Some of the confusion comes from the fact that the menu option still exists, but like the floppy disk-styled save icon, it’s a relic of the past. According to Microsoft, with the update of Windows 10 version 1809, you no longer need to safely eject external drives. Quick removal is now the default setting of Windows computers, but it is still possible to operate the old way by switching to “Better Performance” under the Disk Management menu. If you do, you’ll have to go back to safely removing your drives, but you’ll get the benefit of write caching.

It’s also worth noting that even if you’re quick-removing drives, you’ll want to make sure you’re not actively moving files onto or off of the drive at the time. Otherwise, you’re safe to pull those suckers out whenever you want.

More Megapixels Means Better Pictures

For years, it seemed like every time a new phone came out, it boasted more megapixels in the camera. In some sectors of the market, that trend seems to have leveled out. The iPhone, for instance, has come standard with 12-megapixel cameras for the last several generations (via Apple). Other manufacturers, however, are still going strong. The OnePlus 9 Pro, for example, has a 48-megapixel camera, and the iPhone 14 Pro is rumored to follow suit (via PhoneArena).

More megapixels are generally considered to be synonymous with better picture quality, but the question is whether or not that’s actually true. As explained by Digital Trends, megapixels are only one part of the picture quality equation. The size of the sensor, image processing capability, and a whole host of other characteristics are just as important, if not more important, than the number of megapixels.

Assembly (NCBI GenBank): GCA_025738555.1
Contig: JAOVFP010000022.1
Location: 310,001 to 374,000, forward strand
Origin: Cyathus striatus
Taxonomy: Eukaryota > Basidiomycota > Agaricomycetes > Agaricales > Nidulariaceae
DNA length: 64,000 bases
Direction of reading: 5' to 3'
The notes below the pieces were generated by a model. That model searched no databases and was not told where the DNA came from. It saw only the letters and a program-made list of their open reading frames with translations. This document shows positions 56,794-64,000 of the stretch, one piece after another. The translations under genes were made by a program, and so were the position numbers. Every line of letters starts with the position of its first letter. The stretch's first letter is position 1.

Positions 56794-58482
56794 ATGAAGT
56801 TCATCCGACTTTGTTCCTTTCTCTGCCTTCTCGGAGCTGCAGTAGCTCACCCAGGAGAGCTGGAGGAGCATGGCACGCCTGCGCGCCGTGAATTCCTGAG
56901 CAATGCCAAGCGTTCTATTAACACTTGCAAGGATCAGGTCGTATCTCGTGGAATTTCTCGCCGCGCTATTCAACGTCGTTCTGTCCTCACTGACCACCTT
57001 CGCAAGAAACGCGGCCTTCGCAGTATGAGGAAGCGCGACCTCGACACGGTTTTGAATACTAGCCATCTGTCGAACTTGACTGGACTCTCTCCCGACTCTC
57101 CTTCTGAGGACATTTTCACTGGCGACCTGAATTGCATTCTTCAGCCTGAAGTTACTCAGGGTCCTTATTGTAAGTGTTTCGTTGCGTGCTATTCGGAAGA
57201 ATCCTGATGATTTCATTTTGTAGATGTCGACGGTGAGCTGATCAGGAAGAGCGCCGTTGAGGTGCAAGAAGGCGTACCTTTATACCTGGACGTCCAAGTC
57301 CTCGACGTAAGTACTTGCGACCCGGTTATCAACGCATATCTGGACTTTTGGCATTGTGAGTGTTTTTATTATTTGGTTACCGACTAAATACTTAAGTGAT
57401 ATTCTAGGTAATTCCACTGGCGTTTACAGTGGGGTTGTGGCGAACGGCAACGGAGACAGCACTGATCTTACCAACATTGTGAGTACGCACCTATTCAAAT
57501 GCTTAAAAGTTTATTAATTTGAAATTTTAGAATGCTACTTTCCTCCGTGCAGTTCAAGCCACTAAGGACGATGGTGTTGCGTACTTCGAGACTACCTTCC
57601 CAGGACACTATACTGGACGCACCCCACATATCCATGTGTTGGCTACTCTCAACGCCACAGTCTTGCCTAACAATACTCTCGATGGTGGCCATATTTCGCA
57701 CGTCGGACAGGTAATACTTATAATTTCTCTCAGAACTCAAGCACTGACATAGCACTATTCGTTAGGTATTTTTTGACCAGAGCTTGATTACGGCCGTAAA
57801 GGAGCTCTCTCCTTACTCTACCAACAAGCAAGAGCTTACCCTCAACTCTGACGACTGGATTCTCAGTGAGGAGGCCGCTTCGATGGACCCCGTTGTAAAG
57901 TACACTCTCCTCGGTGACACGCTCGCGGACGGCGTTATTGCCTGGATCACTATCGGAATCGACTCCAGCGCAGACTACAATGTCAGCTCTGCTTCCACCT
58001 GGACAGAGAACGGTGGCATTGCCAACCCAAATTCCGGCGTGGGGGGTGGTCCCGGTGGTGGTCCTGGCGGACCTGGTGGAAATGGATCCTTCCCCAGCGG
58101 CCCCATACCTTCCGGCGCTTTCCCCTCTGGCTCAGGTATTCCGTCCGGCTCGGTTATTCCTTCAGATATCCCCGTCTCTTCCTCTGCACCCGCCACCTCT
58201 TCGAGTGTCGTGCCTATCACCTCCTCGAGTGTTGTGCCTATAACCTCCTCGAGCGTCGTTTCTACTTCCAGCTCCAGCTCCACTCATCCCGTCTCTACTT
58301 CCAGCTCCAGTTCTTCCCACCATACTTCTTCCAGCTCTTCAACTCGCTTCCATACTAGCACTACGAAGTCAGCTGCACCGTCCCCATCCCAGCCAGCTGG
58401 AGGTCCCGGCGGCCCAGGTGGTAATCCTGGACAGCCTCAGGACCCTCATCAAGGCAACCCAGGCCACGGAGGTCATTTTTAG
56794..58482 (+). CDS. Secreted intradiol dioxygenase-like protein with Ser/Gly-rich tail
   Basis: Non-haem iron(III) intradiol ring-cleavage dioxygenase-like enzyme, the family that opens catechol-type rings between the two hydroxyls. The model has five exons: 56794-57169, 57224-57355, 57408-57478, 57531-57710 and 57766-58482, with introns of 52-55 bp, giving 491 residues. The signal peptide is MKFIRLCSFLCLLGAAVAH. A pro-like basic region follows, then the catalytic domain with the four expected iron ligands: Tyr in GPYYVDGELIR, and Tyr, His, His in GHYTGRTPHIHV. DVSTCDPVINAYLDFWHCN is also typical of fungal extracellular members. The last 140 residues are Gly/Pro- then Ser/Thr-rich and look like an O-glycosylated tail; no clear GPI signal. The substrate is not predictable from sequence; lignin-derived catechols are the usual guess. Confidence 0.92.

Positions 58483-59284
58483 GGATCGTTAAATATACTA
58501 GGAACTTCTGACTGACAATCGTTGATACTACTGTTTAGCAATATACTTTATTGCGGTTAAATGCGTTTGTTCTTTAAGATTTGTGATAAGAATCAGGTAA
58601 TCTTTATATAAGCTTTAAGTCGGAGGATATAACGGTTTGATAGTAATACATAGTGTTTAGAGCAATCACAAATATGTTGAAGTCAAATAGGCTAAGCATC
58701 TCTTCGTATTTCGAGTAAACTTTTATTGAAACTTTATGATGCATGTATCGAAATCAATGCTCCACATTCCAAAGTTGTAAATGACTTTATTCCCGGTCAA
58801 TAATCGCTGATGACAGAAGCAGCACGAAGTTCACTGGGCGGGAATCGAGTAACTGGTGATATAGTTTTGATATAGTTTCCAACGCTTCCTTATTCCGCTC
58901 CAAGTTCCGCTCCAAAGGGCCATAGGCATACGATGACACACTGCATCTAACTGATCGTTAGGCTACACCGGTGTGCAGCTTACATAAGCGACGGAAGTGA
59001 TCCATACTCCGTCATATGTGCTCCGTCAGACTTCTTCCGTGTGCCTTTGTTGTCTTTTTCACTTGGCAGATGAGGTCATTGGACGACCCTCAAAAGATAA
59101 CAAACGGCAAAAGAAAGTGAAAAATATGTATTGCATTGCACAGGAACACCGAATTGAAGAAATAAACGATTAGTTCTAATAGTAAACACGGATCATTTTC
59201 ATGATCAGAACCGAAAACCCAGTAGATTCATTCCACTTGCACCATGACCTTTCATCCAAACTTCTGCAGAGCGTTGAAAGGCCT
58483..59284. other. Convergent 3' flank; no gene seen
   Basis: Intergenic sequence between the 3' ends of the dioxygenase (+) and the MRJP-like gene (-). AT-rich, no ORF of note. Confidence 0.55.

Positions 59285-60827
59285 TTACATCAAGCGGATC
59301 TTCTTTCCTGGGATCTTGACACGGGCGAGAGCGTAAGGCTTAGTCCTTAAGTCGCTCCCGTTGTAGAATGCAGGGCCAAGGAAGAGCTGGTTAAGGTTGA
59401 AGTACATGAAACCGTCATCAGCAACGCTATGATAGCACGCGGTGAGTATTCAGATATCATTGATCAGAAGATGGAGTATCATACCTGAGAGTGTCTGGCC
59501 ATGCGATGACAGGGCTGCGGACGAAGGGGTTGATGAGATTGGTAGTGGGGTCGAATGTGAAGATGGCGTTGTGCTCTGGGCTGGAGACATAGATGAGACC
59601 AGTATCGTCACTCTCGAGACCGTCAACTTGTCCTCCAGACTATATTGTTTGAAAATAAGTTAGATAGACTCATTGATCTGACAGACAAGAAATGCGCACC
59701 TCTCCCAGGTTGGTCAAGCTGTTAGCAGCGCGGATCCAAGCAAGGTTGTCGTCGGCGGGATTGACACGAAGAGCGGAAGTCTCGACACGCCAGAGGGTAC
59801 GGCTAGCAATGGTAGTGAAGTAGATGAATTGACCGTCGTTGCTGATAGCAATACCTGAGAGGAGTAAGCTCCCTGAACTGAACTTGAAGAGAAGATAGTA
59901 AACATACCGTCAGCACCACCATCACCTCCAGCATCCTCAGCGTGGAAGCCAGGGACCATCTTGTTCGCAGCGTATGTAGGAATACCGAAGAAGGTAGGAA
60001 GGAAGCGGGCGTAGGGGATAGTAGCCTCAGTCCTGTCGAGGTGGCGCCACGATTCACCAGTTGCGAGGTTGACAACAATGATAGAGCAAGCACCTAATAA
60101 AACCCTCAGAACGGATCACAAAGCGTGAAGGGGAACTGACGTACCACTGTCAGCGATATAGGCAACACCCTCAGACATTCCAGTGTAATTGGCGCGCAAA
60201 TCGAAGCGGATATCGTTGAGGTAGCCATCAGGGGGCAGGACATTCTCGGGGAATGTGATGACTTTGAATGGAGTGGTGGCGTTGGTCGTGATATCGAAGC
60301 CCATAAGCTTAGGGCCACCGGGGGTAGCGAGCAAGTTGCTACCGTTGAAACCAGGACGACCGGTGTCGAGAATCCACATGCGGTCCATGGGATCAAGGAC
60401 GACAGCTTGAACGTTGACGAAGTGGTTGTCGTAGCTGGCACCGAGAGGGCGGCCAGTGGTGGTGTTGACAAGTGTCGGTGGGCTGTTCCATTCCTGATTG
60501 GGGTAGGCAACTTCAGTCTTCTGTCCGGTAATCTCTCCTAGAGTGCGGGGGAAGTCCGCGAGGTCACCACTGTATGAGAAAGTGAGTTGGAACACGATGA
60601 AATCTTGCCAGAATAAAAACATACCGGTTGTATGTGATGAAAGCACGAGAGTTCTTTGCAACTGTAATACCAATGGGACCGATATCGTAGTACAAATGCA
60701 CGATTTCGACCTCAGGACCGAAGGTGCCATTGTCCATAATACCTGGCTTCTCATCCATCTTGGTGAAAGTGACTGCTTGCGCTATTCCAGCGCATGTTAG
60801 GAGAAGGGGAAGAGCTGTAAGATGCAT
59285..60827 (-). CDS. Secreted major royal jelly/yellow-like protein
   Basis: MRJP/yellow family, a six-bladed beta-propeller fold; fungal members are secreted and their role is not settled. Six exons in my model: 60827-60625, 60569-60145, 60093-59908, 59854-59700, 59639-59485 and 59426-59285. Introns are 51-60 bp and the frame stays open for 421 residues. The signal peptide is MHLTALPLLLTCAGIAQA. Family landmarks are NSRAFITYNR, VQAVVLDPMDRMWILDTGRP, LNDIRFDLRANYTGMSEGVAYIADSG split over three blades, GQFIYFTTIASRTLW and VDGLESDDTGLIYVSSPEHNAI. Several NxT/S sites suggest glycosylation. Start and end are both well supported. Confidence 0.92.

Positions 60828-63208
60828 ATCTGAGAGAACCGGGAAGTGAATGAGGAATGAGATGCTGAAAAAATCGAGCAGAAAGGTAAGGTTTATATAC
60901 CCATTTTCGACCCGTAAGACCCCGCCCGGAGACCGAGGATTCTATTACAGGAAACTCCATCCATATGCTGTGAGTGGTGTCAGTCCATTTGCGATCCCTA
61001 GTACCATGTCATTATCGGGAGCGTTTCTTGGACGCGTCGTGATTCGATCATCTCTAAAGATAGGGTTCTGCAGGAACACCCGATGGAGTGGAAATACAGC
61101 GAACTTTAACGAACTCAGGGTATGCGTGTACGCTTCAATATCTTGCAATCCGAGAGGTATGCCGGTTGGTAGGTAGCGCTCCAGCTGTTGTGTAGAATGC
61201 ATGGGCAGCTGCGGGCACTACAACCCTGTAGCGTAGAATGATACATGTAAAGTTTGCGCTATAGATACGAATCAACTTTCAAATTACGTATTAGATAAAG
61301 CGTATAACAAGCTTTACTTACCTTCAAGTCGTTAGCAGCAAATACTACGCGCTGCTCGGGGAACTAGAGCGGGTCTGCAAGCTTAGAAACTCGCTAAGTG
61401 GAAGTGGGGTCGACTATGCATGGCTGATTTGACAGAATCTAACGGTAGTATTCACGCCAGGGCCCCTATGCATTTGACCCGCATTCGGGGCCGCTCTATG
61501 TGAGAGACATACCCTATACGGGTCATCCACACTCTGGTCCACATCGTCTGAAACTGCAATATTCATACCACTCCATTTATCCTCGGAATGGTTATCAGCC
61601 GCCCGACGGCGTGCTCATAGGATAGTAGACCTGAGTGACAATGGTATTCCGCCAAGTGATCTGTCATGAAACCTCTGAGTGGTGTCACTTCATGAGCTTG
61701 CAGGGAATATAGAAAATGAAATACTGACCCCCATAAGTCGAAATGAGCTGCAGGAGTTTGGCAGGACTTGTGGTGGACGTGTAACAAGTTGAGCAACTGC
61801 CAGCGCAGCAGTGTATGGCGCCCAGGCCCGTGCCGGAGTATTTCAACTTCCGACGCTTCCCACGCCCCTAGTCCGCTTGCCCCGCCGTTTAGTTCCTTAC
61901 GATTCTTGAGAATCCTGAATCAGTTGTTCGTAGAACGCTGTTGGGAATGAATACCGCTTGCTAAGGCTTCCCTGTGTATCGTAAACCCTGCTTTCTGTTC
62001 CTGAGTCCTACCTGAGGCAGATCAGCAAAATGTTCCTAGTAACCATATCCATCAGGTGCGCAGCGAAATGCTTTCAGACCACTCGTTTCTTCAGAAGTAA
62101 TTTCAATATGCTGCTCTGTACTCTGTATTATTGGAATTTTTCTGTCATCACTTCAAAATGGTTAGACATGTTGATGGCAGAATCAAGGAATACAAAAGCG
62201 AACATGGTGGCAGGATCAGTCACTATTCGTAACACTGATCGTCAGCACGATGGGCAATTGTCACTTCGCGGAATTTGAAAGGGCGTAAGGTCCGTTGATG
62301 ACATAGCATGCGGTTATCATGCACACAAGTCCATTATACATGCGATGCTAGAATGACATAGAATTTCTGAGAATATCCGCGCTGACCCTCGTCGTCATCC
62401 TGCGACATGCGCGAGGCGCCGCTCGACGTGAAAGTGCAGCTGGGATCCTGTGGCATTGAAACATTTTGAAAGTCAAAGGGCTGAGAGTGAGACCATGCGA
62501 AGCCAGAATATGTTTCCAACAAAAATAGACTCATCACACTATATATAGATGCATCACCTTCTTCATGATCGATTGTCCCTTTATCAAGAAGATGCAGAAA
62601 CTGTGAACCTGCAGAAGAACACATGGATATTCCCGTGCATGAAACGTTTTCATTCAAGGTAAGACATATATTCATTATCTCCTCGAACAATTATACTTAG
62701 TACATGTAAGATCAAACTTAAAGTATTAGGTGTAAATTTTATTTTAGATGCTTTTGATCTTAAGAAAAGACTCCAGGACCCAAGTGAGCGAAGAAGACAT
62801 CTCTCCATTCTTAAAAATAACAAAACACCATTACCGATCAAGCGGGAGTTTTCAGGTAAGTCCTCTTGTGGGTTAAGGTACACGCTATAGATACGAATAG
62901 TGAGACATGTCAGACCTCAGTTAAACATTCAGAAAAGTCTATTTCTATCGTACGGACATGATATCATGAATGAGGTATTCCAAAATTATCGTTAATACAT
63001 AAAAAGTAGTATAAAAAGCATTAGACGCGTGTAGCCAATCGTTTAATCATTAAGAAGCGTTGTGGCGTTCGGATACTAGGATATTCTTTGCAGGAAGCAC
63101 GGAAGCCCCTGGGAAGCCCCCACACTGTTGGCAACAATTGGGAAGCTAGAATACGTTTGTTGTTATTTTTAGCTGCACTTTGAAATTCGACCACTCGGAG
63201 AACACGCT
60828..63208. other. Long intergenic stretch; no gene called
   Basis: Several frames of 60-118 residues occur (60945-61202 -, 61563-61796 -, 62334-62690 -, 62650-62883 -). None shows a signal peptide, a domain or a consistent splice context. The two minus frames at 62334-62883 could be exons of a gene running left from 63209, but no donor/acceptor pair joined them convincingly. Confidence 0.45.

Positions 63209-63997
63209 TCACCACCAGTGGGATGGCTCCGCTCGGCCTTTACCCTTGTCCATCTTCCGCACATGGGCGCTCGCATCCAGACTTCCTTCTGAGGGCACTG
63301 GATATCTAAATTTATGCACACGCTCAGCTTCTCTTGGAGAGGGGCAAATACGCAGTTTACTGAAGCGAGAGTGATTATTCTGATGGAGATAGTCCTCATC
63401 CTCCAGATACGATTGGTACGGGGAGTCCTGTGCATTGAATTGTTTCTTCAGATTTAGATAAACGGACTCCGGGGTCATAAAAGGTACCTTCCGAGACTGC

That isn’t to say that more megapixels are a bad thing, as long as your phone packs the requisite supporting infrastructure to make use of them. Digital Trends goes on to explain that there is probably a ceiling when it comes to megapixels in smartphone cameras. Sensor size is limited by the size of the phone itself, and at a certain point, you end up with more noise or larger file sizes than are worthwhile for a phone camera.

Artificial Intelligence Is Going to Steal Your Job

On the surface, this myth makes a lot of sense. If we automate a job, then that job is no longer available for a person to perform, right? While that’s technically true, the reality of automation by way of artificial intelligence and robotics is a bit more complicated.

We can take some comfort from looking at the past. Automation isn’t a new thing. Factories have been using complex machines to streamline jobs for quite some time. Computers, internet connectivity, and even improvements in transportation have streamlined processes that would have taken much longer to achieve in the past. In a way, machines have been “taking jobs” for a long time. So, what gives?

The truth is, there’s plenty of work to do, but that work is likely to change. According to Harvard Business Review, automation is primed to displace 85 million jobs by 2025, but the shift will also create 97 million new jobs. Many of the jobs we’re likely to see go away are those which require high repetition. So, while we’ll probably see fewer people working the checkout counter or factory jobs, there will be plenty of work to go around in arenas we might not have even thought of yet.